The stamps were designed by A. Fraser-Brunner.
Proofs were also produced for Singapore, but the stamps were never issued as Singapore withdrew from Malaysia, becoming an independent country.
The stamps were printed in landscape format by Harrison & Sons in England in two panes of 100, 10 x 10, with the cylinder numbers appearing on the right of the bottom margins, one for each colour, the left pane being numbered 1A and the right pane numbered 1B. There were two types of gum in use, Gum Arabic and PVA, the differences are clear to see, Gum Arabic being glossy and PVA matt. The colours were not produced by the standard four colour lithography method, cyan, yellow, magenta and black, but had dedicated colours as required by each value printed in photogravure. The left of the bottom margin contained colour check blocks, one for each colour surrounded by a black box, this black being for the State customisation black cylinder. The first issues were on paper watermarked 'Multiple SPM' upright and comb perforated 14 1/2. A few values appeared later on with watermark sideways and then later again without watermark.
The values issued were 1 cent, 2 cents, 5 cents,6 cents,10 cents, 15 cents and 20 cents. Various proofs exist showing the individual colours and combined up to full colour proofs. In addition, each value was produced on Harrison proof cards in full colour.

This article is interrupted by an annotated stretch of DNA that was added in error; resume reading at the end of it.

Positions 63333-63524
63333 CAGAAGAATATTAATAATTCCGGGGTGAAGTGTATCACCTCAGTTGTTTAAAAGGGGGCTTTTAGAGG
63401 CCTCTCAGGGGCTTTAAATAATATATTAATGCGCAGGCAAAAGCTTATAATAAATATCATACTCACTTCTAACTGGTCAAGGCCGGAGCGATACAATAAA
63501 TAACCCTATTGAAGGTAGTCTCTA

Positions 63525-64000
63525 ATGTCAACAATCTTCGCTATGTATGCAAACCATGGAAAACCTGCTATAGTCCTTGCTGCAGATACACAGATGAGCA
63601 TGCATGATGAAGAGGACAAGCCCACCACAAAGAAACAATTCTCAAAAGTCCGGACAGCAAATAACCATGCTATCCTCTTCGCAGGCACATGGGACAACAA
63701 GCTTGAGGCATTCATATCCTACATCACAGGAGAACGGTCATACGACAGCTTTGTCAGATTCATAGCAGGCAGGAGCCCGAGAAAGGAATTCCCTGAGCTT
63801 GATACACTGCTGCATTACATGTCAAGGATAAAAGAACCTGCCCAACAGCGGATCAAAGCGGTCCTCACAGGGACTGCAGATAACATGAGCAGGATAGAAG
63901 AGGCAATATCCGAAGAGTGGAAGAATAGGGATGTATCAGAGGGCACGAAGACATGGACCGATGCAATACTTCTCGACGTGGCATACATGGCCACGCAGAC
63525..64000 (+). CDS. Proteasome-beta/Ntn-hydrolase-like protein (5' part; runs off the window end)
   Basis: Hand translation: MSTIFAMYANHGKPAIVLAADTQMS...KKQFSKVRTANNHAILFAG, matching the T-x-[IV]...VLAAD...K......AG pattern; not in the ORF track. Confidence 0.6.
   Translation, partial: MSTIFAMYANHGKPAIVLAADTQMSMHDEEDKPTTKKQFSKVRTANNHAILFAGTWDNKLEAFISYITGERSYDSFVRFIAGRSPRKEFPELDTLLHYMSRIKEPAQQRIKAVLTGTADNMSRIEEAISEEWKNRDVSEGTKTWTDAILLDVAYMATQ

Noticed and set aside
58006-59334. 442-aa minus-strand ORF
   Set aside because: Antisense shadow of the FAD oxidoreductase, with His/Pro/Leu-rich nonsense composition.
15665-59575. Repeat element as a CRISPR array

From the outset, there were problems with printing this issue as there are a number of missing colours present, in some cases more than one colour, indicating poor quality control. Some of the missing colours are now very difficult to find as in some cases only few stamps on a sheet were affected, generally 10 or less. Many of these varieties were the result of one of the printing colour supplies being interrupted during the print run and restarting, causing a missing colour on one or more columns.
- Missing colours are known as follows:
Johore: 1 cent grey, 5 cents yellow, 10 cents green, 15 cents green and 20 cents bright purple.
Kedah: 1 cent grey, 2 cents yellow, 2 cents green, 5 cents black (country name & portrait), 5 cents red, 10 cents red, 10 cents green, 20 cents bright purple and 20 cents yellow.